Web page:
Copacobana Beach. The girl from Ipanema, rampant crime, slum neighborhoods on the hillsides above ocean front tourist centers, fantastic natural beauty, and beef so cheap that burgers cost less than an order of fries – Rio de Janeiro is a study in contrasts and was metaphorically suited to host Rio+20, the United Nations Conference on Sustainable Development.
From June 13 – 23, the 20th anniversary of the world’s first Earth Summit came back to Rio where it first began. The world of sustainability and Brazil are both different twenty years later. Brazil has made a stunning transformation from a state emerging from the shadow of a military dictatorship to a vibrant democracy and economic powerhouse. The country is now the world’s seventh largest economy, and Rio has managed to attract not only Rio+20 and its 50,000 attendees, but also the World Cup in 2014 and the Olympics in 2016.
Twenty years later, the planet’s sustainability leaders are still struggling to find ways to keep pace with the dual resource demands of population growth and a global desire for better quality of life. The result is often equated with more people being able to have more “stuff,” creating more pressure on finite resources. This is especially true since, in 1992, carbon emissions weren’t driving thinking about global sustainability.
From the vantage point of Rio+20, the road to sustainability appears to be as difficult as the roads that took traffic 18 miles from Copacabana, a center for visitor lodging, to the Rio Centro Convention Center. On the busiest days, the comfortable buses shuttling attendees between the two regions of the City took more than two hours each way, traversing a road along the coast that in spots had only a single lane in each direction.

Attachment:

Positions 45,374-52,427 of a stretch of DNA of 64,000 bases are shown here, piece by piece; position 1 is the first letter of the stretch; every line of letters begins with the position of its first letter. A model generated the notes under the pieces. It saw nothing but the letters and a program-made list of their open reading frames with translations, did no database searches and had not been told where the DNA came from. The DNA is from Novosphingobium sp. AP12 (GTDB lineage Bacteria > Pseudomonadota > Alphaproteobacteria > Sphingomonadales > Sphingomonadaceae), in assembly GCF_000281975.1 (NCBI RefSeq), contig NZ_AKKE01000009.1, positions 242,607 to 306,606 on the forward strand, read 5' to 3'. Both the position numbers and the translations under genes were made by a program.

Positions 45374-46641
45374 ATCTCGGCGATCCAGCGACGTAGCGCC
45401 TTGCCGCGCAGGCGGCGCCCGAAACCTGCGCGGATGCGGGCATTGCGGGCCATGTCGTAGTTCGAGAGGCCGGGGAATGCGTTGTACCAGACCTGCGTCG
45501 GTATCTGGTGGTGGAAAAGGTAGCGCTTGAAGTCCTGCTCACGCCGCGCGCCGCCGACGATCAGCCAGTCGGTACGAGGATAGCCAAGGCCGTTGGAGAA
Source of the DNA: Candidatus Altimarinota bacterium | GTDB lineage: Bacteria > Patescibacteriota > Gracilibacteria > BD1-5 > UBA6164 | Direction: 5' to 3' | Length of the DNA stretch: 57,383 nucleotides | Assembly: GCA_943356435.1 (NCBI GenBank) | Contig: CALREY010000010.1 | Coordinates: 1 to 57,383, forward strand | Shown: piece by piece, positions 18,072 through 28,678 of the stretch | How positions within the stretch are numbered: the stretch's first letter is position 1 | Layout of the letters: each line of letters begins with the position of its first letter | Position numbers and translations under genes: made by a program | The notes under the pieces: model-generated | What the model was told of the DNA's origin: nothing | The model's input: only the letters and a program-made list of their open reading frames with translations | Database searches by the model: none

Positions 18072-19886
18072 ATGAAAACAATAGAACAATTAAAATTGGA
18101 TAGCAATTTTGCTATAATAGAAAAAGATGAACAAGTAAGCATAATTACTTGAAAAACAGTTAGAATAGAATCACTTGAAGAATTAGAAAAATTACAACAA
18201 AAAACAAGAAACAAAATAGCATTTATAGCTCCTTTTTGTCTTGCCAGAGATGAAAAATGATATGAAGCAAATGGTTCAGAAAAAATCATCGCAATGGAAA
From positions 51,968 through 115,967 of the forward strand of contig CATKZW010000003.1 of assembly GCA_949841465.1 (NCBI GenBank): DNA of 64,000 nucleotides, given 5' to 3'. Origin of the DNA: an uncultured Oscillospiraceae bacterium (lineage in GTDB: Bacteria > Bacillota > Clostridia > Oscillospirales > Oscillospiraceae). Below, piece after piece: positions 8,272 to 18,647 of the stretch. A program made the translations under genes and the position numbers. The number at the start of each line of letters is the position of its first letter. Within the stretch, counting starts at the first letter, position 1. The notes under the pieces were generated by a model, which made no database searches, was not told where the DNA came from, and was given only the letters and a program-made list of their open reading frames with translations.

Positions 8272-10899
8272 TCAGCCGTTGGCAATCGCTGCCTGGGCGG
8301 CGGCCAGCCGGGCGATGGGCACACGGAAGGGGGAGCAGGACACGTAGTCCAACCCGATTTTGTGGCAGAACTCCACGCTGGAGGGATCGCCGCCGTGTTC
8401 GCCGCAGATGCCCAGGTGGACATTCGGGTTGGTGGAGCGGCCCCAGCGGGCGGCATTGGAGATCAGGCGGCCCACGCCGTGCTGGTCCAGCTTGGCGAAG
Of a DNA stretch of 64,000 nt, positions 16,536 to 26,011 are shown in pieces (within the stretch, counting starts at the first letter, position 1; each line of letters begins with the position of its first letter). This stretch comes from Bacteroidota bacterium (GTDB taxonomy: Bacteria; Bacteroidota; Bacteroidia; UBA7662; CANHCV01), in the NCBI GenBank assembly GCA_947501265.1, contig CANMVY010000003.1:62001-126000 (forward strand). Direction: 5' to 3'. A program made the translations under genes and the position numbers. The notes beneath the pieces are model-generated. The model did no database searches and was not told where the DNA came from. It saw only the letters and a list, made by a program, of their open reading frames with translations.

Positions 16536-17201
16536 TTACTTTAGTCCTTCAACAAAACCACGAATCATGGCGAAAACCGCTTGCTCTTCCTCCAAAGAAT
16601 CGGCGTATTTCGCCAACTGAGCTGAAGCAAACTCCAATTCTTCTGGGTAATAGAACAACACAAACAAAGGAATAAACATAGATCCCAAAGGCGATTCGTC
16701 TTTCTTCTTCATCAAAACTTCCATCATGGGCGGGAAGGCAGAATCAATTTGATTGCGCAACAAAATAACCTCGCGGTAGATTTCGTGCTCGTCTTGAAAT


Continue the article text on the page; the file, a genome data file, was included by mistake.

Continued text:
The view was beautiful along the hilly portion of road overlooking the Atlantic, with a great view of Comprida Island and the other smaller islands adjacent to it. The beaches of Copacobana and Ipanema are world class, with coarse white sand and clear water. However, those images belie the contrast of Rio’s main harbor around the point from Copacobana.
As the Toronto Star reported on June 20, 2012, Guanabara Bay “absorbs about 1.2 billion litres of raw waste water a day.” This is roughly enough to fill 480 Olympic swimming pools. Since the last Earth Summit in 1992, seven waste treatment stations have been built, according to the Star, but only three of them work, and “at a fraction of capacity.” “Even on Governor’s Island, which houses both the international airport and the federal university of Rio, waste water pours unfiltered into the environment. The treatment plant there doesn’t work either,” the Star said.
The contrasts of stunning beaches opposed to stunningly poor water quality reflect the deeper differences within this City. From my beachfront hotel in Copacabana, I could leave the premises via a special door marked “To the Beach” and access all the resources of a developed nation. However, from my hotel room, I could see a favela overlooking the wealth of the tourist district from the center of a hillside community. Favelas are struggling slums or shanty towns where the police have little control, waiting for the prosperity of the city below to make its way up the hillside, much like the developing nations are waiting for the prosperity of the developed world to meet them. Rio and Brazil are much like the planet as a whole, working to gain ground but still not there when sustainability is the measure.
Why does this contrast have bearing on the Rio+20 conference? A discussion between Sir Richard Branson, actor Ed Norton, and Dr. Jane Goodall illustrates the reasons. They were on a panel moderated and hosted by Jeff Horowitz, executive director of Avoided Deforestation Partners, and were asked what gave them reason for hope.